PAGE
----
Letter to the editor: Avoid soundbite arguments, even in religion debates

Matthew Brown

In his column in the opinion section on Monday, Sept. 23, Michael Glawe discussed the fact that religious debates often include the speaker using a standard of truth (namely the Bible) that is not agreed upon by both sides. He laments that among the religious, there are no “true arguer[s], like Socrates” who reason from the ground up. While it is untrue to assume that there are no true arguers among the religious, I agree that there should be better intellectual discourse in the free-speech zone.

First, it is an observational fact of political or religious debate that both sides often use what are known as soundbite arguments. This is when a person will present their case in a short length and in a way that suggests that any further dialogue on the matter is unnecessary. These arguments are often hasty generalizations or are just plain fallacious, but it doesn’t matter. Often when you disagree with the argument, you are instantly written off as being unreasonable.

That being said, I believe that Glawe’s statement, “Evidence of [Socrates’] existence is about as loose as the existence of Jesus Christ,” is a similar soundbite. This point is not central to the main point of his article, with which I generally agree. It is thrown in as a quip for which no evidence is given. The existence of Jesus is not unimportant, but I will say no more on this issue other than that Glawe has assumed a burden of proof that must be supported with evidence.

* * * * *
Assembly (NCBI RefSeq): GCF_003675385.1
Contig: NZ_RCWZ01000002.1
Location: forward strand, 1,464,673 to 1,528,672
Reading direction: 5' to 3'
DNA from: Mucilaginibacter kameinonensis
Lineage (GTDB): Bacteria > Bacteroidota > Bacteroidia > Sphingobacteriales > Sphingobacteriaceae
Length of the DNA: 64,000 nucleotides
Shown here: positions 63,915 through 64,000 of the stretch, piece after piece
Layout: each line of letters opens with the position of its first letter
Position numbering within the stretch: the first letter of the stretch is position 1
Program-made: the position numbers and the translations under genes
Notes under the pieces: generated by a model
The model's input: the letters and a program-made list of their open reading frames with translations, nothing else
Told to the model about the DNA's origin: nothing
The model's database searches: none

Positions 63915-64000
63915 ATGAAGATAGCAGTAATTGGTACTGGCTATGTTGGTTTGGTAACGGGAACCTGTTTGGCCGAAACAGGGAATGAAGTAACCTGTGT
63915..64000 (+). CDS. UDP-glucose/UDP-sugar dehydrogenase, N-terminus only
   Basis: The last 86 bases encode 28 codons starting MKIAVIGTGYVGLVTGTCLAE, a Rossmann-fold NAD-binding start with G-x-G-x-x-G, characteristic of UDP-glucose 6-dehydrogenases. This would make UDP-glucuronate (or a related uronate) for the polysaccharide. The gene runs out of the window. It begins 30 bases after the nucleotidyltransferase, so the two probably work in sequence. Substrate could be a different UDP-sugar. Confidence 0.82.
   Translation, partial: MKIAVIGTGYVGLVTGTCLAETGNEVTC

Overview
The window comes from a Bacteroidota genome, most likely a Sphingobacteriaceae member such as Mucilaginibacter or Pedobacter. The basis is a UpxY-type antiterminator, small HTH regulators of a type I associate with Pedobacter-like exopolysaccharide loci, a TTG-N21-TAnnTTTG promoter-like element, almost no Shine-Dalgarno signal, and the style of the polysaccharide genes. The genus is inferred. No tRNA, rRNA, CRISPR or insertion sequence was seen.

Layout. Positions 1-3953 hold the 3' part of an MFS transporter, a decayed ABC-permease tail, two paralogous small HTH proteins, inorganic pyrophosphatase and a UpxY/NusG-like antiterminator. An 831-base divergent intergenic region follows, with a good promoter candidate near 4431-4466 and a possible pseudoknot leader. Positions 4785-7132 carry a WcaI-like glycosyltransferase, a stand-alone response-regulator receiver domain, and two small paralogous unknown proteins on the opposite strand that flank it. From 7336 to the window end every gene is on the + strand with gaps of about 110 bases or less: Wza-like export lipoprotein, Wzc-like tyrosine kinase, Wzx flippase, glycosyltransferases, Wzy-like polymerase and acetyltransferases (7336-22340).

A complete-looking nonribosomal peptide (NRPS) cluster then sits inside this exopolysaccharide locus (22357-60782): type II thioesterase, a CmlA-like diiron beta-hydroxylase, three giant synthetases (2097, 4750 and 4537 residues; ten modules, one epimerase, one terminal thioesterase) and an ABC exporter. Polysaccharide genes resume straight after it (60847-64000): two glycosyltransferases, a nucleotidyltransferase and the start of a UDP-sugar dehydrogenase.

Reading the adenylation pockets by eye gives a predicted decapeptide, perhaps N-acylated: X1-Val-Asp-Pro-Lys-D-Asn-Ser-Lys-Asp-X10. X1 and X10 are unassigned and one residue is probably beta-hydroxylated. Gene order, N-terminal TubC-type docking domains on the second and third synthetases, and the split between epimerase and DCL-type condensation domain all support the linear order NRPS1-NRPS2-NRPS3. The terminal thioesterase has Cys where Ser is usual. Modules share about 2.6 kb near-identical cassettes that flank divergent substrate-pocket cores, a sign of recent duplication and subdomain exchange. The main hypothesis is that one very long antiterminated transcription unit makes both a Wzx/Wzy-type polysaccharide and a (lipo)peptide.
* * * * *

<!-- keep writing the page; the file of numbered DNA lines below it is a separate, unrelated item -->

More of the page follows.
This brings me to my second contention. In our discussions of religion, we must focus on the main issues rather than getting side tracked. The critical questions on which Christianity stands or falls are often overlooked. I argue that the core claims that are salient to discerning the truth of my religion are as follows:

1. God exists.

2. Jesus rose bodily from the dead.

Most people would agree that the probability of Christianity being true is significantly increased if these two propositions are true. It is these crucial issues that we ought to discuss in the free-speech zone, rather than the statements made in order to draw in a crowd.

Reasonable dialogue about religion is one of the things about college I have most enjoyed. Most noticeably, Fridays at the free-speech zone have been a place of dialogue between Christians, members of the Atheist and Agnostic Society and the various people who happen to walk by. There is indeed an intellectual case that can be made for Christianity. Just as the Apostle Paul debated with the philosophers of Athens, there are Christians today who are ready to give an answer to the skeptics’ honest questions. Regardless of what one believes, all students should work to seek truth with an open mind.